The Boston Globe on vaccines and autism. “How an unlikely theory pushed the Hansens – and others – to reject many routine childhood vaccinations dramatizes the biggest dilemma in public health today. Most diseases prevented by vaccines, like polio, measles, and whooping cough, are now pretty uncommon, and many people like the Hansens believe the benefits of vaccines don’t outweigh the risks. To increase public acceptance of vaccines, then, should health authorities spin the facts to make the diseases seem deadlier and the shots seem safer? The surprising thing is that they already do. And whether we like it or not, it may be better that way.”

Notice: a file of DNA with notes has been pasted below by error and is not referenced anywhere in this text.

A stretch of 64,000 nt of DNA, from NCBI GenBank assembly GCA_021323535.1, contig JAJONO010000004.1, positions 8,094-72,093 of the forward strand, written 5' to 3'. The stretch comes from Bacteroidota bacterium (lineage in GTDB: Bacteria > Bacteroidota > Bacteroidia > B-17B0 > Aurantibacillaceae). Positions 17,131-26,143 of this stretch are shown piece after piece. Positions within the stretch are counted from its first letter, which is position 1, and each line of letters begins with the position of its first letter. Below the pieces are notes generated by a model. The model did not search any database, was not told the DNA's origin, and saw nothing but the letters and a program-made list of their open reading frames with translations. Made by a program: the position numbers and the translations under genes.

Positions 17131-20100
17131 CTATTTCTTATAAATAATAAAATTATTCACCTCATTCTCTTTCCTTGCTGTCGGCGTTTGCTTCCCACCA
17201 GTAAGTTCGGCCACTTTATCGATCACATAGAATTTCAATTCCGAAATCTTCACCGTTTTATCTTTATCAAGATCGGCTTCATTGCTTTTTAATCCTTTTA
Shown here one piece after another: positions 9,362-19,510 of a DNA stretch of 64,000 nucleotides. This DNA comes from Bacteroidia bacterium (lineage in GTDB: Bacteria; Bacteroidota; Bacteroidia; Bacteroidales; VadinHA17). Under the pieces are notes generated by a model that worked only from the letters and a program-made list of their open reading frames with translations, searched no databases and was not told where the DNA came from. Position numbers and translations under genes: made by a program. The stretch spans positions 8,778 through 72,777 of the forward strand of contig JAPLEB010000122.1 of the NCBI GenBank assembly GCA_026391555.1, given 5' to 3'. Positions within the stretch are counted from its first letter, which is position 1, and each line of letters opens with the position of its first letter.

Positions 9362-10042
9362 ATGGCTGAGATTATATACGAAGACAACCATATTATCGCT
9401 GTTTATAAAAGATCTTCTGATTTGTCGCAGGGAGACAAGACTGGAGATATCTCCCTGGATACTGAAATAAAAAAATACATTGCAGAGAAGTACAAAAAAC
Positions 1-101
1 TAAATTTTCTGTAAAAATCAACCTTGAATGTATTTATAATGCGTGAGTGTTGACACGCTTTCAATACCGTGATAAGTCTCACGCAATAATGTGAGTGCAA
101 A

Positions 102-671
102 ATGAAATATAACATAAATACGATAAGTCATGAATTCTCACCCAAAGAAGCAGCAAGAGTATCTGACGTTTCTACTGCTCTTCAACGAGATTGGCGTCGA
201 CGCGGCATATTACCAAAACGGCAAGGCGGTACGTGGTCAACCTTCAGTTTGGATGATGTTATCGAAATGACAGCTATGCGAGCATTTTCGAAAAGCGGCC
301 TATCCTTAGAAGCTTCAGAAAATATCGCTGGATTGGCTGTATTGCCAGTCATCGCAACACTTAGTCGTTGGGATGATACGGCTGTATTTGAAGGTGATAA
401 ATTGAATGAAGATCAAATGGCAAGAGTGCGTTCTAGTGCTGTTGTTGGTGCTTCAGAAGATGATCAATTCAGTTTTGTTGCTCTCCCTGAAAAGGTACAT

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  • Anonymous

    this is an argument between personal benefit and population benefit, right? for my child, the risks of measles vaccine might outweigh the benefits, mainly because ‘herd immunity’ will protect my unvaccinated child from measles.

    but if every parent thinks this way, there won’t be any herd immunity, and measles will regularly reappear in the community.
    http://news.bbc.co.uk/1/hi/england/tees/4307426.stm

    another example of people putting themselves first, while counting on others not to think the same way? – i think the very same issue underlies the problems with medical malpractice lawsuits